How common is school suspension?

School suspension is a common disciplinary tool, and suspension rates have steadily increased in the United States since the 1970s. The most recent data from the US Department of Education’s Civil Rights Data Collection shows that during the 2011-12 school year nearly 7.1 million students were suspended, either through in-school or out-of-school suspension, or were expelled from school. Of these students, 18.1 percent had special education needs, including ADHD.

High school students in general were more likely to be suspended than those in elementary or middle schools, and boys are more likely than girls to be suspended. Students whose parents have mental illness and students of color are also disproportionally represented in suspensions.

Addressing students’ disruptive behavior

Support and timely intervention are better than suspension for students’ academic and mental health. Early intervention is key for managing ADHD symptoms and preparing students to be successful in school. Don’t wait for your child’s teacher or school to make a recommendation before seeking help. Here are some steps you and the school can take:
  • Get an evaluation for ADHD and other conditions that could be influencing your child’s behavior. If your child is being consistently disruptive in class, educate yourself about the signs and symptoms of ADHD and the conditions that are likely to co-occur with ADHD.
  • Work with your child’s healthcare provider, or find a professional who specializes in the diagnosis and treatment of ADHD who can provide an evaluation for your child.
  • Your child’s school has an obligation to address and accommodate your child’s special needs.  Educate yourself about your child’s educational rights before speaking to school educators and administrators.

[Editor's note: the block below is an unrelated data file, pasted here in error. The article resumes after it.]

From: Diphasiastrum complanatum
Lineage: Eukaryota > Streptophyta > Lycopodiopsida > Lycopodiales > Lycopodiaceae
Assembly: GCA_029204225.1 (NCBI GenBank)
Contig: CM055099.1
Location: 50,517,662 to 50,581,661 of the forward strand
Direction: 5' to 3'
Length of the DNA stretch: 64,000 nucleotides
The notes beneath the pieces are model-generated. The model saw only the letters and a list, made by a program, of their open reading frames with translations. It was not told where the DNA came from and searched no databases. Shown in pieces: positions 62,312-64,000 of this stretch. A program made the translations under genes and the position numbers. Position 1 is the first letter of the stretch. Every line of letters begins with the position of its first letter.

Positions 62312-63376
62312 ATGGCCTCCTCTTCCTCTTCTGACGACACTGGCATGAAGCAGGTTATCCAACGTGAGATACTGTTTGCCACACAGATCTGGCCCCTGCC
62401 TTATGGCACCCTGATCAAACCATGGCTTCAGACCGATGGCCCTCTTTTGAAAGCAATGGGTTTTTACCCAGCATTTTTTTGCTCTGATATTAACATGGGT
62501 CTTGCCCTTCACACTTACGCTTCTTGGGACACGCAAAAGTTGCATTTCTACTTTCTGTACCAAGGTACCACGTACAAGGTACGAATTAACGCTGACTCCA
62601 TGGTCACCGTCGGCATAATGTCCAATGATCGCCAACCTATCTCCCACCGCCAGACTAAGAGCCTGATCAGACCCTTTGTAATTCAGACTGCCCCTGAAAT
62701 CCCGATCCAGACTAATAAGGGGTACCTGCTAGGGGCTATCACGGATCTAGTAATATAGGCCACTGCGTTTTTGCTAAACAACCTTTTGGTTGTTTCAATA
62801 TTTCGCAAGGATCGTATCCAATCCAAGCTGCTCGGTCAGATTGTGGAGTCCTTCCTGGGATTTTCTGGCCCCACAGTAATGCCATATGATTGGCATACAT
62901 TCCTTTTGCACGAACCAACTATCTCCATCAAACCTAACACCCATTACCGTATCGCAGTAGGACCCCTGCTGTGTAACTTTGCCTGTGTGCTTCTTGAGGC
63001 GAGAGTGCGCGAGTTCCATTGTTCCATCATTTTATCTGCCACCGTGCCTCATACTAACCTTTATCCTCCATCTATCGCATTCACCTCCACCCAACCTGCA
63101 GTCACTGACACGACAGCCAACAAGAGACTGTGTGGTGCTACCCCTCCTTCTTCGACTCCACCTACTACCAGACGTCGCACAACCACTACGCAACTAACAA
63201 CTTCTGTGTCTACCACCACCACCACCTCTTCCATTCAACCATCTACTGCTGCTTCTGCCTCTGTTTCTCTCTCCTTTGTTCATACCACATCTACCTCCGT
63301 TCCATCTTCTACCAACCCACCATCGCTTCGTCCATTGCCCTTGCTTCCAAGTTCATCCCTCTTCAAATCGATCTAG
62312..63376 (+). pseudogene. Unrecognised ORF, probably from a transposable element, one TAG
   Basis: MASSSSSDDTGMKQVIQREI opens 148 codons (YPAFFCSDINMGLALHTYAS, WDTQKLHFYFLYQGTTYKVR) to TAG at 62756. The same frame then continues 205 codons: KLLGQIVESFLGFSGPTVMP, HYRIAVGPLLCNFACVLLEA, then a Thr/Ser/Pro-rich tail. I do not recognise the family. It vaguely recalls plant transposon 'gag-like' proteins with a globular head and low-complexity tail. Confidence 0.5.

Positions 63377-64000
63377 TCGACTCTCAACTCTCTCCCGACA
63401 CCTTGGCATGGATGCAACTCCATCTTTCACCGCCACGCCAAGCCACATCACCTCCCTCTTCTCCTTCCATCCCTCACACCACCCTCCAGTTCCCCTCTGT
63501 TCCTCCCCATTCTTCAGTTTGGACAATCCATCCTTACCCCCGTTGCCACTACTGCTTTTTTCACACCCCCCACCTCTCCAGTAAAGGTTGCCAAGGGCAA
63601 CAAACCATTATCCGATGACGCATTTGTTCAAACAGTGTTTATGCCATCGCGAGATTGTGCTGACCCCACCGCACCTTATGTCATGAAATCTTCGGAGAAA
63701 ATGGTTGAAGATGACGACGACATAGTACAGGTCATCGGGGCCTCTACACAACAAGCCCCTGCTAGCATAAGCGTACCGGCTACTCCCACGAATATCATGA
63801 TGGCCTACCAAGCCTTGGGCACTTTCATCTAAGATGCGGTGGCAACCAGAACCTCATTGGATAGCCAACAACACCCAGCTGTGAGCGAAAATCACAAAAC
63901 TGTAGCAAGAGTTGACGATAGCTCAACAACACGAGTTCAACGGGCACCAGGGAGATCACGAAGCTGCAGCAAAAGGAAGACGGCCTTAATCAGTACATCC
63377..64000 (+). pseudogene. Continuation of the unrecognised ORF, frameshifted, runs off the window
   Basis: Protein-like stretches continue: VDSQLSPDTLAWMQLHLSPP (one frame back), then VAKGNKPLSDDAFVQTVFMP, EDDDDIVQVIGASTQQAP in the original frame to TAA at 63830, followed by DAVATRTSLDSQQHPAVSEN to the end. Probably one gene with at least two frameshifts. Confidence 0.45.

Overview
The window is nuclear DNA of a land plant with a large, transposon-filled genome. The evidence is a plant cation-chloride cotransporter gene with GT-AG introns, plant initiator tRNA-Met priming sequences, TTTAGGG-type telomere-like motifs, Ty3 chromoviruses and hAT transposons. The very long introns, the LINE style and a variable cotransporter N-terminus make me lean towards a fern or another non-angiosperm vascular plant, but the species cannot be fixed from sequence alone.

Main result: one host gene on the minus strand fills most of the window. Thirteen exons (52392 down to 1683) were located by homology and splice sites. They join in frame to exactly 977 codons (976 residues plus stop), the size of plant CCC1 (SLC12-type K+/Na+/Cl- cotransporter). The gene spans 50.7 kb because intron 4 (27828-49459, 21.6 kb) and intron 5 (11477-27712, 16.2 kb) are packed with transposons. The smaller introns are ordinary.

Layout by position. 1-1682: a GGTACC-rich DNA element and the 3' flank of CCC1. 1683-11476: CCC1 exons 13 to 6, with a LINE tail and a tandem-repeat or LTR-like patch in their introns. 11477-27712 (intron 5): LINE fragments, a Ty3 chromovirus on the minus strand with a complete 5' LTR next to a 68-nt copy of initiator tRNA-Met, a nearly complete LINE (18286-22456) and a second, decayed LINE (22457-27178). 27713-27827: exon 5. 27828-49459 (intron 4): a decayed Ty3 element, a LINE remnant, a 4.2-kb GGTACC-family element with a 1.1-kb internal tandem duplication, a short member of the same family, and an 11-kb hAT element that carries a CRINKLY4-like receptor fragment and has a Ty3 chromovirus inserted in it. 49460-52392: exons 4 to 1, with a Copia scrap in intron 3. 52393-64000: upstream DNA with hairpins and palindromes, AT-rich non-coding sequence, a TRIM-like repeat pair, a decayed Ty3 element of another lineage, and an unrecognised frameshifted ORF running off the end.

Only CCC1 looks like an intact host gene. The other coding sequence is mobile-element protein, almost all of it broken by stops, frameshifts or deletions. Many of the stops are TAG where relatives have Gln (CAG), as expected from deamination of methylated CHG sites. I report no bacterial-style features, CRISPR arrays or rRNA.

• By avoiding suspension and finding other solutions to poor behavior, schools can help children's mental health in the future as well as their education. Make sure your student is part of the decision making and problem solving process in attempting to avoid suspension.
  • If your child has been diagnosed with ADHD but is continuing to be disruptive, talk with your child’s healthcare provider to determine if her treatment plan should be updated to help her better manage her symptoms. 

Getting help before there is a problem

If your child is showing disruptive behavior at school, it is important to act before it could lead to a suspension. An evaluation for underlying conditions such as ADHD, learning difficulties, and mood and other disorders should be completed. For a child diagnosed with ADHD, who is at risk of being suspended, changes in treatment or the educational plans should be considered to effectively manage ADHD symptoms. Work with your child’s healthcare provider for a thorough assessment, and early and ongoing interventions. 

For more information about exclusion from school and ADHD:




This article appeared in ADHD Weekly on September 14, 2017.